You see, while you can turn an idea into a real move, you also need to make sure that their attack and defense points are higher than your opponents when applicable. Your opponent has their own sets of moves to use, and when you attack they’ll do so as well. Once two moves clash, the red attack points deduct from the blue defense points and if the defense points are reduced to zero, that move breaks and can’t be used anymore.
Thus, the main objective of a battle is to break your opponent’s moves before they break all of yours, and if you manage to pull this off you can get an “All Break” status. But even this isn’t enough to do damage to an opponent, as you need to also have a usable red move in order to land the damaging blow, otherwise the turn will just reward you with a BP point for use in your headspace, an emergency storage of ideas that you can switch with your current arsenal. But if you manage to land a damaging blow, then the enemy’s three health points will go down by one, and depleting them all grants you a victory.
On the other hand, you can easily be overwhelmed into getting hurt, even if you may not intend on it. You see, while you may have enough ideas to take out your opponent’s moves, if you poorly pick ideas that will break before your opponent uses all their moves, then you will have no choice but to use the Struggle attack, which has a chance to damage an opponent’s defense points, but at the cost of one hit point. Sometimes it doesn’t even work so you just take damage, though at least it reloads your ideas if you run out in the headspace. Thus, playing defense to gain more power points to unlock more ideas faster is the key to victory, as trying to focus on offense earlier in a battle will just lead to you taking reckless damage.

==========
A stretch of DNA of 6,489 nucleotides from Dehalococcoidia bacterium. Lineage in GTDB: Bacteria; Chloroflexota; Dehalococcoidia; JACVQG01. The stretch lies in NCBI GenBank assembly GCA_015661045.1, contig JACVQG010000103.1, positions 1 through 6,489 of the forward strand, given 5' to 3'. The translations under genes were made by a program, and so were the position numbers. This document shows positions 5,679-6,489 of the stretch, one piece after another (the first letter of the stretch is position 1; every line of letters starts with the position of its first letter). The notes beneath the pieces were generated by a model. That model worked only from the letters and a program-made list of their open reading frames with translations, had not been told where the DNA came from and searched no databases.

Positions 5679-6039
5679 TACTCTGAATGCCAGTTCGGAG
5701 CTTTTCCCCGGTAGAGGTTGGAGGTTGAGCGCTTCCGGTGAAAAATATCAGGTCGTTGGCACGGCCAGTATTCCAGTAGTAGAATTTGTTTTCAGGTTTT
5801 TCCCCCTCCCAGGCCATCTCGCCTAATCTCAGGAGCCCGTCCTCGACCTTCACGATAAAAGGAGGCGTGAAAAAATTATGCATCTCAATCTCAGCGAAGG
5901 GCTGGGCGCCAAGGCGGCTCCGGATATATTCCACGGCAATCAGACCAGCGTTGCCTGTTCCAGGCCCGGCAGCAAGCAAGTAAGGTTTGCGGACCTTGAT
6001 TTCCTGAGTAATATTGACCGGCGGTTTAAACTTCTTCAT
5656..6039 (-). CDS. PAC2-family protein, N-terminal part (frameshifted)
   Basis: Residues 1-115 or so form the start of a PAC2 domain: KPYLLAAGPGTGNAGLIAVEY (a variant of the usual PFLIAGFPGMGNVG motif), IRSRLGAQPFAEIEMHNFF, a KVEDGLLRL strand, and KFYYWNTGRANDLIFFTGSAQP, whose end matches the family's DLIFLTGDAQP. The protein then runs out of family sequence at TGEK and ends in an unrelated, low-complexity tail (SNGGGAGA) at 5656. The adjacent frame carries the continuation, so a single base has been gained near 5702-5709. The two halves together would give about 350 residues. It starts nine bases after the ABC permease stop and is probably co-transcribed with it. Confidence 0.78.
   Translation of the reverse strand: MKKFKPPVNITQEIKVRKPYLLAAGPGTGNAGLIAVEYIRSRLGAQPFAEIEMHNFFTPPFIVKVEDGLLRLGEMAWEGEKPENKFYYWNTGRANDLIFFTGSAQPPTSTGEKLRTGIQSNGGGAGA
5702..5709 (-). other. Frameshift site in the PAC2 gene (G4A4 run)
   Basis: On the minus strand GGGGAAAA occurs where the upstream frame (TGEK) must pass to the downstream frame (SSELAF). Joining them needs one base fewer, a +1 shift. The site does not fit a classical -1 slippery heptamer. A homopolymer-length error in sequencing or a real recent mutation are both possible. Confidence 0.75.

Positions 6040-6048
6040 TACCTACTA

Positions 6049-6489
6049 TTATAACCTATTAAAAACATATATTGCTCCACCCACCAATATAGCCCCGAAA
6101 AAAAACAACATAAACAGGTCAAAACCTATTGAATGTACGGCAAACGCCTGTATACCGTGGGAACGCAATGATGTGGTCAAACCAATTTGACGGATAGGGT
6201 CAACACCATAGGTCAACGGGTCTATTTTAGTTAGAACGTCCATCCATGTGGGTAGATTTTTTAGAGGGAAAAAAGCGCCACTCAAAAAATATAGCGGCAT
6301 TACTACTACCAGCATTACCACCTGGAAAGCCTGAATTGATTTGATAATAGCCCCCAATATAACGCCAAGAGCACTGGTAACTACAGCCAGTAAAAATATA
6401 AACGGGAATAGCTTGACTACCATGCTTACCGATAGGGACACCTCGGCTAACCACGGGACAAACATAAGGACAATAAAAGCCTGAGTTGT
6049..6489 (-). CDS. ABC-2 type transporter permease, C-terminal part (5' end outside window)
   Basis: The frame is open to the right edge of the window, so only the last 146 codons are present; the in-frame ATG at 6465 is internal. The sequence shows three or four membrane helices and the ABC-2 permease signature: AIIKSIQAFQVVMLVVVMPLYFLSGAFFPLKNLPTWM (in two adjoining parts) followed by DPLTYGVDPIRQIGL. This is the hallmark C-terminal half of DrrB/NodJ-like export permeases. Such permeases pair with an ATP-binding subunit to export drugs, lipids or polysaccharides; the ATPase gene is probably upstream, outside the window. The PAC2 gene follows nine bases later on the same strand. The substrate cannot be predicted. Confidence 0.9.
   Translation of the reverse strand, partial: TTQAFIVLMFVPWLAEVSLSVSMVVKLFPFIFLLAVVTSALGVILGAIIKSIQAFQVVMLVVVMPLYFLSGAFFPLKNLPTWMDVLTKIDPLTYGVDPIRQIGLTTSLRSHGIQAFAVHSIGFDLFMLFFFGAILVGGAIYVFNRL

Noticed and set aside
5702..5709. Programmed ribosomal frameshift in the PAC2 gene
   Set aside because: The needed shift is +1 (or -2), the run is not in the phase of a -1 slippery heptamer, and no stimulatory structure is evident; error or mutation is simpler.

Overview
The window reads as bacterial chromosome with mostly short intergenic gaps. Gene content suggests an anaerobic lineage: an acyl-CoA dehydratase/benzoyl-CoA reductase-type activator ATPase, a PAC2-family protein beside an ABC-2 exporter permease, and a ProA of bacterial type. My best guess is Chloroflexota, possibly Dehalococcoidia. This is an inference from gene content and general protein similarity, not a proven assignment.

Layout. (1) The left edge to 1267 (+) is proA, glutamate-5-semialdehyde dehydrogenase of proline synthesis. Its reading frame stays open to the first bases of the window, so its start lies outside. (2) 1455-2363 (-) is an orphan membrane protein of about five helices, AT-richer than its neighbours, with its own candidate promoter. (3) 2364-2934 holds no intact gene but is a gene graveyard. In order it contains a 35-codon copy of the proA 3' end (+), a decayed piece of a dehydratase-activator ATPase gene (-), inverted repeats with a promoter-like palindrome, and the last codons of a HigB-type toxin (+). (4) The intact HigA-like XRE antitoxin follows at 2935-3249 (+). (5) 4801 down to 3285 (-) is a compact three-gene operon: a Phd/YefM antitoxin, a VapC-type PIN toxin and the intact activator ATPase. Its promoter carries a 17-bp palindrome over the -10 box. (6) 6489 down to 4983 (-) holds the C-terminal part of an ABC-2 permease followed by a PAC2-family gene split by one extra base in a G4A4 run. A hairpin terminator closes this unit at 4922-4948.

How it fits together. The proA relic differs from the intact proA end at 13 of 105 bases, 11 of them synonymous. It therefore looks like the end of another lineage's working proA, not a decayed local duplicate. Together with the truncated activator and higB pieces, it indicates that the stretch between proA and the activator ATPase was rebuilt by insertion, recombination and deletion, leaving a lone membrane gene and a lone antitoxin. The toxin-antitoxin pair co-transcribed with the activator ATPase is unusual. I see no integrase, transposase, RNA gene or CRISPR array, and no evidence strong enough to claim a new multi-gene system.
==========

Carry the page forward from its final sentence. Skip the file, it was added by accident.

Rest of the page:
Luckily, the bosses add a bit more layer of strategy to this combat, since both you and the boss have an extra defensive shield known as the Guts Shield. This is an extra layer of defense that covers your hearts and must be depleted in order to deal proper damage, and the amount of damage done is dependent of the strength of the move used on the shield. So against a boss with 4 shield points, if I use a Red Dazzit with 5 attack points during the All Break phase, then it’ll fade and I can deal damage to the hearts on the next turn. However, any damage to the hearts will cause the shield to regenerate, and that applies to you too.
This makes boss battles last a lot longer than the smaller fights, but the game introduces an overhead map of the town during these special battles to compensate. You see, you’ll be permitted to move to certain spaces on the map using a Mario Party-esque dice roll, and if you land on a space where townsfolk are, you can call on their aid in order to assist during a turn. This can lead to effects from damaging the Boss’s shield, increasing your attack and defense points for a turn, reducing the cost of an idea to 0, among other things. If you play your cards right you can pull off some really cool combos that can drain a boss’s shield in no time, but if you go recklessly then you can easily be overwhelmed.